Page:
The growing interest in geotagged information is strongly reinforced by a
rising public awareness of environmental data like pollution or climate
change effects, as well as by new needs for information linked to physical
spaces such as the traceability of consumer goods, that is, tracking the
location and geographic route of a product throughout its production,
manipulation and sale. 
   Great progress has occurred in Web applications related to the field of
geographic information systems (GIS), that is, those designed to manage
geographically referenced information, which usually function as databases
generally associated with digital maps. The boom in services like MapQuest
or Google Maps, or the acquisitions by large Internet companies of Keyhole,
GeoTango and Vexcel are proof of users? growing interest in geographic data
and information and spatial navigation. Among all the ?geobrowsers?
(applications for consulting geospatial data and managing geolocalized
information), some of them, such as NASA World Wind, Google Earth or
Microsoft Live Local 3D, have taken on great relevance and are used by a
huge number of people, as well as the vast proliferation of blogs and
websites related to these geobrowsers, e.g. Google Earth blog or Google Maps
   Given that the majority of geobrowsing platforms offer APIs (Application
Programming Interfaces) or XML scripting for carrying out services on their
platforms, creating applications to generate geographic contents is a
booming field today. A ?geospatial web? can be said to exist now, made up of
all these types of applications and geographic data management services(4).
There is also a boom in the development of mapping tools based on ?open
standards? and ?open-data? services such as Geonames, which consist of vast
geographic databases available for download under Creative Commons licence
that users can edit and expand using a wiki interface. There are certainly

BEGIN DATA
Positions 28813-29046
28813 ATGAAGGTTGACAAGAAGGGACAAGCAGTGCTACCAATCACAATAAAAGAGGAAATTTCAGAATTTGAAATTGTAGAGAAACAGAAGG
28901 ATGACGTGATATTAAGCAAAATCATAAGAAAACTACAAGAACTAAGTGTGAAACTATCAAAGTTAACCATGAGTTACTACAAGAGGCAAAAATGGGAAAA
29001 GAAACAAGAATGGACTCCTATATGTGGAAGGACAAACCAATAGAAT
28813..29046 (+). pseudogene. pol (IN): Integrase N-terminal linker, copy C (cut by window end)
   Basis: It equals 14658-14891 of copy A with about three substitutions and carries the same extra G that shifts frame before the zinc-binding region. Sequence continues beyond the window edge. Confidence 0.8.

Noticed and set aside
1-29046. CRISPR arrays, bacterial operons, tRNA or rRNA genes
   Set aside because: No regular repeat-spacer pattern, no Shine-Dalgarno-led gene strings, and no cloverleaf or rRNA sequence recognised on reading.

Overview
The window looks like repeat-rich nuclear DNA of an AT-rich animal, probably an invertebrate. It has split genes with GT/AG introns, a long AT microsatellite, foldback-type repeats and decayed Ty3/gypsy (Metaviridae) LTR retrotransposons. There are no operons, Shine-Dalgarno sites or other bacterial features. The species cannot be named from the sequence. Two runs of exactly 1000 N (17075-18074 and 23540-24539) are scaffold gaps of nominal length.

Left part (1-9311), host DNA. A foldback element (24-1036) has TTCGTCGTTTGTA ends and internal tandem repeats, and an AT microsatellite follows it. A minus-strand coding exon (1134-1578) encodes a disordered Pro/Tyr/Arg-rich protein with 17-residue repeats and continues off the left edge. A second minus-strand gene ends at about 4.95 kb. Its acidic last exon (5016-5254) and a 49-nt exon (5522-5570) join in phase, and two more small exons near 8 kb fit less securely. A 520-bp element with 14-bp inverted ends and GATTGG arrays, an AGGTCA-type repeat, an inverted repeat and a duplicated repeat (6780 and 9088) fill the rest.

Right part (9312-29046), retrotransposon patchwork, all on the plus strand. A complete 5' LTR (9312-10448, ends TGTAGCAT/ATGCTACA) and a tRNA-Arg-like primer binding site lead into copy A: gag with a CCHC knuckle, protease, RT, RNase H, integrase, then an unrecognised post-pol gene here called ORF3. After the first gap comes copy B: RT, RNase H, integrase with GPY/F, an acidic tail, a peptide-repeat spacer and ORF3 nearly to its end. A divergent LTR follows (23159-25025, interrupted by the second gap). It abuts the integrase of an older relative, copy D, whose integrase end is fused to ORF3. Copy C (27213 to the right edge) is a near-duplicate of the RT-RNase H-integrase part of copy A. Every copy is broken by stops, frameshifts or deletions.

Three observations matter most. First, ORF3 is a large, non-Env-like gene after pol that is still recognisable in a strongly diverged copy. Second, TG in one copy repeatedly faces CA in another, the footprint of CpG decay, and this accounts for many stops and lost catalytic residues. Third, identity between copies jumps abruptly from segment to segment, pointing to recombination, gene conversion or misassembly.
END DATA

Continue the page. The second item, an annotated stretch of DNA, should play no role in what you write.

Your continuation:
numerous communities for ?open source? geosoftware and there are countless
areas open for work: ?GMAP hackers?, ?OpenMappers?, ?MapServers?,
?GPSmappers?, ?GeoServers?, ?RDF mappers?, ?terrain mappers?, ?geobloggers?,
etc. There are also companies like GeoCommons that enable anyone to generate
maps that geographically represent the data that interest them, also using
data contributed by many other users. 
   Linking certain geographic points to the photos and videos taken there,
historical data, and all types of personal comments and anecdotes has become
an everyday practice among the multitude of users of social networks.
Therefore, geotagging activities are becoming more habitual on the Web, that
is, assigning spatial coordinates to certain files, such as georeferencing
photographs on platforms such as Flickr, Google Earth, etc. or assigning
geographic identifiers to text files and even video and audio documents
(geoparsing). Geo-referencing images is an activity already performed by
photographic cameras that include GPS systems: the date, place, or type of
event photographed are metadata included in the photographic document at the
time it is created. There are even ?in-site? applications such as GeoNotes
that allow users to ?tag? physical space, leaving notes in the places where
they are located or reading the notes other users have left there.